todoList.Add(item);
  }

  // ...

When our application is run and we add a new item, we will now see the following log message.

  ...
  info: DotnetApplication.Api.TodoItemStore[0]
        Item 1: TODO1 added to store
  ...

Now we need to create our own logger and provider. Create two files in the root of the project directory called MyLogger.cs and MyLoggerProvider.cs, and enter the following code.

MyLogger.cs

  using System;
  using Microsoft.Extensions.Logging;
 
  namespace DotnetApplication
  {
      public class MyLogger : ILogger
      {
          public IDisposable BeginScope<TState>(TState state) => null;
          public bool IsEnabled(LogLevel logLevel) => true;

          public void Log<TState>(LogLevel logLevel, EventId eventId, TState state, Exception exception, Func<TState, Exception, string> formatter)
          {
              Console.ForegroundColor = ConsoleColor.Green;
              Console.Write($"{logLevel}: ");
              Console.ResetColor();

              Console.Write(formatter(state, exception));
              Console.WriteLine();
          }
      }
  }

MyLoggerProvider.cs

  using System.Collections.Generic;
  using Microsoft.Extensions.Logging;

  namespace DotnetApplication
  {
      public class MyLoggerProvider : ILoggerProvider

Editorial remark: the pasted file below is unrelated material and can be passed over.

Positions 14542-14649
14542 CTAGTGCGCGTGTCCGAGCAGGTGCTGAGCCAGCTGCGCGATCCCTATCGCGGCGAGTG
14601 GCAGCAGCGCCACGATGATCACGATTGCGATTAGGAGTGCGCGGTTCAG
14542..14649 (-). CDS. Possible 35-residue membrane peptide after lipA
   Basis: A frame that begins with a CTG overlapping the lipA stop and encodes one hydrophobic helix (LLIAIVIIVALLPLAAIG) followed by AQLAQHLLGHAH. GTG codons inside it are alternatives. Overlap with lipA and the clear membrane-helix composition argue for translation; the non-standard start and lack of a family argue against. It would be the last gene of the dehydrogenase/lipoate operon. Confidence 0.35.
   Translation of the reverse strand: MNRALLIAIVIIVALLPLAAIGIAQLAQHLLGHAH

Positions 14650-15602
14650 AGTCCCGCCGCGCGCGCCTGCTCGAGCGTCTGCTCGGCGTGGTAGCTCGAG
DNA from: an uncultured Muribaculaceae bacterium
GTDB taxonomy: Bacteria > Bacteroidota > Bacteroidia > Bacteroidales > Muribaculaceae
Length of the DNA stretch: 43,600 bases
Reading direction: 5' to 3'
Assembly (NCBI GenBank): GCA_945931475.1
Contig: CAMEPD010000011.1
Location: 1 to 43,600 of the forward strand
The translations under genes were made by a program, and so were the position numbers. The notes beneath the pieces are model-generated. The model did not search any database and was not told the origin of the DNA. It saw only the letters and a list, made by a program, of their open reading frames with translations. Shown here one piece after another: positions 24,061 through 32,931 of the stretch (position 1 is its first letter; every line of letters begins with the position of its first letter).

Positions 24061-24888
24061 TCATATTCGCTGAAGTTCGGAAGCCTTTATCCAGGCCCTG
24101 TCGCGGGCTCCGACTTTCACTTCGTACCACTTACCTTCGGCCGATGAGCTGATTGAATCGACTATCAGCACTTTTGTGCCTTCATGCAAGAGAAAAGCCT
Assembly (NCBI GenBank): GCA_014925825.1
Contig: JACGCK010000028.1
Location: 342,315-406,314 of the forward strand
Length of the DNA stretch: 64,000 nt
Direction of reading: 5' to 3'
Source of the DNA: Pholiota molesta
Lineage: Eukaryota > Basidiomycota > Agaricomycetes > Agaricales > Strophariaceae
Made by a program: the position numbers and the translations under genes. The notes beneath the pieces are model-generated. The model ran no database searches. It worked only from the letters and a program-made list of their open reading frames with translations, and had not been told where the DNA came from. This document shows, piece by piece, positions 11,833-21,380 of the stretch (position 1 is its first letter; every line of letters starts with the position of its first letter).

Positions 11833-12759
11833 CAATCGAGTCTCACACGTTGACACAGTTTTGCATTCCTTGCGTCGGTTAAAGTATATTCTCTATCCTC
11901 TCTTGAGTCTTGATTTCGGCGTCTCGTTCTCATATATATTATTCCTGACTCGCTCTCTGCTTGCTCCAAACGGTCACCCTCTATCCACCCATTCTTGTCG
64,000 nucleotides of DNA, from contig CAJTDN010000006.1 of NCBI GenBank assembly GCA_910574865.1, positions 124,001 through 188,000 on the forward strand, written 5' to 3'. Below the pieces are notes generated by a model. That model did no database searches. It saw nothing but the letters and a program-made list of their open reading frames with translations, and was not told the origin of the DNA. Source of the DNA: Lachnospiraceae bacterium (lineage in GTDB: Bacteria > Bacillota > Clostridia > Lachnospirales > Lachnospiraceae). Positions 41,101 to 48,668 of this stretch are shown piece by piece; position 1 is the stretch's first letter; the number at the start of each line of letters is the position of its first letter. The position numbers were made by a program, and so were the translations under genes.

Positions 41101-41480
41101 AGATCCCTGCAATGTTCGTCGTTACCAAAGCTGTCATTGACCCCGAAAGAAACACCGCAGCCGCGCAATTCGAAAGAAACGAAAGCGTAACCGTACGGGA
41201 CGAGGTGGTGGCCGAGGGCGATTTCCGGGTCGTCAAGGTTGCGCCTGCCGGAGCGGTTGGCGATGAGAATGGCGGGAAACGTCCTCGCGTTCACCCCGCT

{
          private readonly List<ILogger> loggers = new List<ILogger>();

          public ILogger CreateLogger(string categoryName)
          {
              var logger = new MyLogger();
              loggers.Add(logger);

              return logger;
          }

          public void Dispose() => loggers.Clear();
      }
  }

Now we have our custom logger and provider setup, we can change the logging configuration for our application to include this new provider. Change the Program.cs file to remove all existing providers and use only our custom provider. Removing the other providers will just make it easier to see our changes.

  ...
  .ConfigureLogging((_, builder) =>
  {
      builder.ClearProviders();
      builder.AddProvider(new MyLoggerProvider());
  })
  ...

Now run the application again, add a new to-do item and check the output in the console. You should see something like this:

  Information: Now listening on: https://localhost:5001
  Information: Now listening on: http://localhost:5000
  Information: Application started. Press Ctrl+C to shut down.
  Information: Hosting environment: Development
  ...
  Information: Item 1: TODO1 added to store

Great! We are now using a custom logger. But we are still missing something – information relating to the HTTP request that triggered this call. Let us update our logger to include an injected service: the IHttpContextAccessor.

  using System;
  using Microsoft.AspNetCore.Http;
  using Microsoft.Extensions.Logging;

  namespace DotnetApplication
  {
      public class MyLogger : ILogger
      {
          private readonly IHttpContextAccessor httpContextAccessor;

          public MyLogger(IHttpContextAccessor httpContextAccessor)
          {
              this.httpContextAccessor = httpContextAccessor;
          }

          // ...
      }
  }

Before we start changing our log output, we need to make sure this service can be injected. Update the provider to pass this dependency to our logger.

  using System;
  using System.Collections.Generic;
  using Microsoft.AspNetCore.Http;
  using Microsoft.Extensions.DependencyInjection;
  using Microsoft.Extensions.Logging;

  namespace DotnetApplication
  {
      public class MyLoggerProvider : ILoggerProvider
      {
          private readonly IServiceProvider serviceProvider;